The SYP Committee’s favourite children’s books
Posted on June 8, 2009 in Uncategorized
You can’t get more ingenious than a tree with different worlds at the top that change every now and then, a man covered in saucepans and a man called Moonface! An absolutely classic adventure story.
Angie Solomon, Chair: Little Women by Louisa May Alcott
Ok, so I’m going to pretend that my favourite children book/s weren’t the entire Sweet Valley High or Point Horror series and choose something a bit more highbrow as I’m writing to fellow publishers.
When I was younger I absolutely adored Little Women by Louisa May Alcott and the sequels that followed it. My favourite was Amy; although she was the snooty one I loved her spirit and the fact that she finally won the boy! I was never a big fan of tomboy Jo, as I didn’t really connect with the outdoorsy type; but I loved the quiet tragedy of Beth and from there decided on the name of my first daughter.
I think Little Women is a book that can be enjoyed by all girls young and old – and I’m sure boys will also sneak a read!
Nikki Dudley, InPrint Production Editor: Noughts and Crosses by Malorie Blackman
This novel turns racial issues on their head. It follows the story of Sephy (a Cross) and Callum (a nought), struggling to stay friends in a world where their origins determine their status. Callum epitomises the struggle to escape the status you are born into and Sephy the struggle to escape the guilt that is attached to unfounded superiority.
Some have hailed it a modern day Romeo and Juliet and the similarities are there – forbidden friendship, feuding families, tragedy. However, this is a fresh take on racial tensions, where those with white skin are the ones who are discriminated against, and those with black skin are superior. A real thought-provoking narrative, which may not be high-class writing throughout, but is definitely worth reading and is even more relevant in today’s society where unjust wars and terrorism are real concerns.
CJ Montague, Jobs Co-ordinator: Winnie the Pooh by A.A. Milne
The books you read as a child have a lot to answer for: for most of us, it was where we first fell in love with books, and now we’ve persevered and moved city or even country to work with them!
It’s that simple, the essence of children’s books: they’re not just for children!
Kevin Mahoney, Web Content Editor: Where the Wild Things Are by Maurice Sendak
My favourite children’s book is Where the Wild Things Are, written and illustrated by Maurice Sendak, which was first published in 1963. To be honest, I can’t really remember what the story is about, as it’s the illustrations that have always grabbed me – they’re so iconic, and disturbing (in a good way). Whenever a new baby cousin arrives, I always have to buy them a copy of Where the Wild Things Are, as I think it should be a prerequisite of childhood. And if they’re really good, then I’ll buy them a copy that contains a fluffy toy of one of the wild things. Spike Jonze and Dave Eggers are currently making a movie of Where the Wild Things Are, which should be quite a challenge, as I believe the text in the book is only 10 lines long!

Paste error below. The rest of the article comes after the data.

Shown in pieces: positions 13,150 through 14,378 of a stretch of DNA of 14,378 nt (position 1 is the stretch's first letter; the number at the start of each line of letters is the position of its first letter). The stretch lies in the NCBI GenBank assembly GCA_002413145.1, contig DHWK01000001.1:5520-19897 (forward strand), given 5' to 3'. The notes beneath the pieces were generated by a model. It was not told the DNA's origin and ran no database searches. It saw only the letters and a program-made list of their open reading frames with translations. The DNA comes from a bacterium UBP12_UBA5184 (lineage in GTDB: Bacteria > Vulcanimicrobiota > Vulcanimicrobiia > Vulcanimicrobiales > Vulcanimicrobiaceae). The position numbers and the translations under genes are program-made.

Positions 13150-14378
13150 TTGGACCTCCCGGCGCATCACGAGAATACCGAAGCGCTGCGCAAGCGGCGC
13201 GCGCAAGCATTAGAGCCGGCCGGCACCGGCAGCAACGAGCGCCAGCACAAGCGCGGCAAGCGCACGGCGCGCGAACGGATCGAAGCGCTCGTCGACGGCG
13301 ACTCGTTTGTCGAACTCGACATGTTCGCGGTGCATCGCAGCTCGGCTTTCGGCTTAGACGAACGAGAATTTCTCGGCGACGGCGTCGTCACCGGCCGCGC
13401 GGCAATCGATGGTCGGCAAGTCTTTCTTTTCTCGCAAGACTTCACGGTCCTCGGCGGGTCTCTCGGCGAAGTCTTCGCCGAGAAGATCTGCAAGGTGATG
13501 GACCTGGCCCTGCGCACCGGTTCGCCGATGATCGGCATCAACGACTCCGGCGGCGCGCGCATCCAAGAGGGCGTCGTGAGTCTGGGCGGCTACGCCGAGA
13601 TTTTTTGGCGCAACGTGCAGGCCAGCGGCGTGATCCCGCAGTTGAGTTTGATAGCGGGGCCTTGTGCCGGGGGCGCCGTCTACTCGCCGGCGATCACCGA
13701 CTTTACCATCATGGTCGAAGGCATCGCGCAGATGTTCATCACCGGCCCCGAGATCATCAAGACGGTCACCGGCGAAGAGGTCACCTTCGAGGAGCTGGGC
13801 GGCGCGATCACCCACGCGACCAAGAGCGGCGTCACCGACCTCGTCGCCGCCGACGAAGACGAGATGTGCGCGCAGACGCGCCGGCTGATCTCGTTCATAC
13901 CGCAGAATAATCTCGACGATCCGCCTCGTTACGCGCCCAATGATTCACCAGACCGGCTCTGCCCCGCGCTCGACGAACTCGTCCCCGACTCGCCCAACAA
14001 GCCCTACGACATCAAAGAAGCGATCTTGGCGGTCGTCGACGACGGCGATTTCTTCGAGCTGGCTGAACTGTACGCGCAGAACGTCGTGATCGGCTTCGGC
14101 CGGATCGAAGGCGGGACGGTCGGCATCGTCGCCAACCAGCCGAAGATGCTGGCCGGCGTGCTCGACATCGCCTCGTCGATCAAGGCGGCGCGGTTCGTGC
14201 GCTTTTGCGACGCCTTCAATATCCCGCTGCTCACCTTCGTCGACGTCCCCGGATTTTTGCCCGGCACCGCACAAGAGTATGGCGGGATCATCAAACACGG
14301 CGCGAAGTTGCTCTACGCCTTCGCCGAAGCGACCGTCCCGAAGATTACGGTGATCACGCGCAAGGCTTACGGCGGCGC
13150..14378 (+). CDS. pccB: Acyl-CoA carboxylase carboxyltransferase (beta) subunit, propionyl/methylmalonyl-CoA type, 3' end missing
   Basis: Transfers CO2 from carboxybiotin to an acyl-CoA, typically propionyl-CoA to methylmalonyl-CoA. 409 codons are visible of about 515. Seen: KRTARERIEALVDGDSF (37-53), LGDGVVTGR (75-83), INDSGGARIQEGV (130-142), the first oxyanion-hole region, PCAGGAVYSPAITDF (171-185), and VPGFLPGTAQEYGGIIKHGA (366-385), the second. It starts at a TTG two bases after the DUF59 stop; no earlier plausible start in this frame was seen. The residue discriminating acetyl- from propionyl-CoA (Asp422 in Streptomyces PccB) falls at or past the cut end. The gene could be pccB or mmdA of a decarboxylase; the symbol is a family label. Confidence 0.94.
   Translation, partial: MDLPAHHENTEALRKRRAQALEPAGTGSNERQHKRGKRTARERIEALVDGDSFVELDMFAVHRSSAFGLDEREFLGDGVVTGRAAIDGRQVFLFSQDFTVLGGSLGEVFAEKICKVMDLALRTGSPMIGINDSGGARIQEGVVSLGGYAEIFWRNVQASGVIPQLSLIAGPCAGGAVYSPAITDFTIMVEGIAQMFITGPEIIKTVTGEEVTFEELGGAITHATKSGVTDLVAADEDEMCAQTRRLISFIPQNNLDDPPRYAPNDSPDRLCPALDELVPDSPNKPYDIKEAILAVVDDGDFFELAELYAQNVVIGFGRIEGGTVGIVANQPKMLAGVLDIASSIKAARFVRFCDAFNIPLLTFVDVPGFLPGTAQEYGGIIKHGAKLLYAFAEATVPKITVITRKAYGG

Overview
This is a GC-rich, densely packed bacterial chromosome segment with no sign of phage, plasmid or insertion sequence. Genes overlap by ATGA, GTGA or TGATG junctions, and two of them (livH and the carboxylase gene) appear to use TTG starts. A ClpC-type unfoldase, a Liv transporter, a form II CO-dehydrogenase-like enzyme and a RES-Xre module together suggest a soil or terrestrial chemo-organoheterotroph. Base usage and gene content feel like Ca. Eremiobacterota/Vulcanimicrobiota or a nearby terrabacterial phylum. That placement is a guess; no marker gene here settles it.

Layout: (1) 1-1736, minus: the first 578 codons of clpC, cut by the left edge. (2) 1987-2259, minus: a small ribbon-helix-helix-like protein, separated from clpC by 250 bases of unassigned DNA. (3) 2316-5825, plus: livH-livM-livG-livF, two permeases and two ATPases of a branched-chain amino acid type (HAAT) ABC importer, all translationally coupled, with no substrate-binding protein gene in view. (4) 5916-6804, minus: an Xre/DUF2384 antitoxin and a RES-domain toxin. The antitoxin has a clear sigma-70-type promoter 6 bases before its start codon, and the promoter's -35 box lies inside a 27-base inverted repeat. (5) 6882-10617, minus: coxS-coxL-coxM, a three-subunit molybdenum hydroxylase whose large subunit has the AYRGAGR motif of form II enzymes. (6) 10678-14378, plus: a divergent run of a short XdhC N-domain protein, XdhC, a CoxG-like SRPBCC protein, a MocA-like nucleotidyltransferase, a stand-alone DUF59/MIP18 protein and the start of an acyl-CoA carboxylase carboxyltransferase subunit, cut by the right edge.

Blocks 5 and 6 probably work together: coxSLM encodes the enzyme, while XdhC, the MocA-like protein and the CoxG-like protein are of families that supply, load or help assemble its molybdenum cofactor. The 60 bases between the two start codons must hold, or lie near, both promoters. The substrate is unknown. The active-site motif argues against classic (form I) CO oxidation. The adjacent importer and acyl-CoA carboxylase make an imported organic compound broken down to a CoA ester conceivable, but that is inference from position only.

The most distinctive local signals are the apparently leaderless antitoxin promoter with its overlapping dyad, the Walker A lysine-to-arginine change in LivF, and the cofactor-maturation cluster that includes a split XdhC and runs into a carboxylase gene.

Bhav Mehta, Project 60 Co-ordinator: Charlie and the Chocolate Factory by Roald Dahl
Roald Dahl’s Charlie and the Chocolate Factory is at the top of my list of children’s books. It’s a sheer work of genius, filled with imagination, fun, and magic.
Unlike other children’s books, the antagonists in this book aren’t adults or monsters or vampires, but rather the naughty children. These are: Augustus (who is gluttonous), Veruca (who is spoiled brat), Violet (who chews gum all day) and Mike (who is obsessed with watching TV). Charlie, the hero of the book, is the only one who doesn’t misbehave. As Willy Wonka leads the children from room to room, one child after another falls victim to his or her bad habit and is eliminated. Charlie remains, and thus inherits Willy Wonka’s factory and his fortunes!
Lucy Mitchell, InPrint Online Editor: Fire and Hemlock by Diana Wynne Jones
I always loved reading when I was little but this was the first book that I fell in love with, when I was about ten or eleven, and have re-read many time since.
A photograph hanging in her childhood bedroom brings strange memories back to Polly of a life she never lived: gate-crashing a funeral, meeting the mysterious Tom Lynn and his string quartet, the stories she wrote for him becoming reality: but what was the terrible thing she did that caused Tom to be erased from her life?